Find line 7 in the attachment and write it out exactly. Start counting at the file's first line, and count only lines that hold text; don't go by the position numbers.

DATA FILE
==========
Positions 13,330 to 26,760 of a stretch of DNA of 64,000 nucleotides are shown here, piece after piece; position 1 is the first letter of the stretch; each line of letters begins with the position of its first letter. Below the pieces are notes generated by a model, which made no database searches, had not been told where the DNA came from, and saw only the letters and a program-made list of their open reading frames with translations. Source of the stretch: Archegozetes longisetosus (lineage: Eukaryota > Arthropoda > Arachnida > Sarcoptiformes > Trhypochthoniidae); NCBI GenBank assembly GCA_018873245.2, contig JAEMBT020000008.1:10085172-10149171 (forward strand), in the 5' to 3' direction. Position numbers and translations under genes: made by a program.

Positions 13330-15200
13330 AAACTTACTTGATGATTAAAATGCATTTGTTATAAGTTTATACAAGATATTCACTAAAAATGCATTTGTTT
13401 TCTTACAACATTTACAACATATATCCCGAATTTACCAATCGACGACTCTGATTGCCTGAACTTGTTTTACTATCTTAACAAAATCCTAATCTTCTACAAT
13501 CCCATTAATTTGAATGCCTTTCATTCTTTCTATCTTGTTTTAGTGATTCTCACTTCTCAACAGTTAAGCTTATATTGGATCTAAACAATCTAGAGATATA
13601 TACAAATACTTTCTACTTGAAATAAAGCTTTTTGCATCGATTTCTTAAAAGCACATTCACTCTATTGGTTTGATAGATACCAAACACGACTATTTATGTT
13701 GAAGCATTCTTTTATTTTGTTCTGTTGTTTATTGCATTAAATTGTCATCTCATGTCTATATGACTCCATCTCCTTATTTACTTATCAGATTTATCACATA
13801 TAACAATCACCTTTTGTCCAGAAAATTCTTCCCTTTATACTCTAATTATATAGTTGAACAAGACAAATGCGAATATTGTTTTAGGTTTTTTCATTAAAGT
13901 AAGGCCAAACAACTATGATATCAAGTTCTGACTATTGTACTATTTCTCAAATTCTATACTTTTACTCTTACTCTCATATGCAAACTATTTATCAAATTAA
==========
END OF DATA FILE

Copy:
13701 GAAGCATTCTTTTATTTTGTTCTGTTGTTTATTGCATTAAATTGTCATCTCATGTCTATATGACTCCATCTCCTTATTTACTTATCAGATTTATCACATA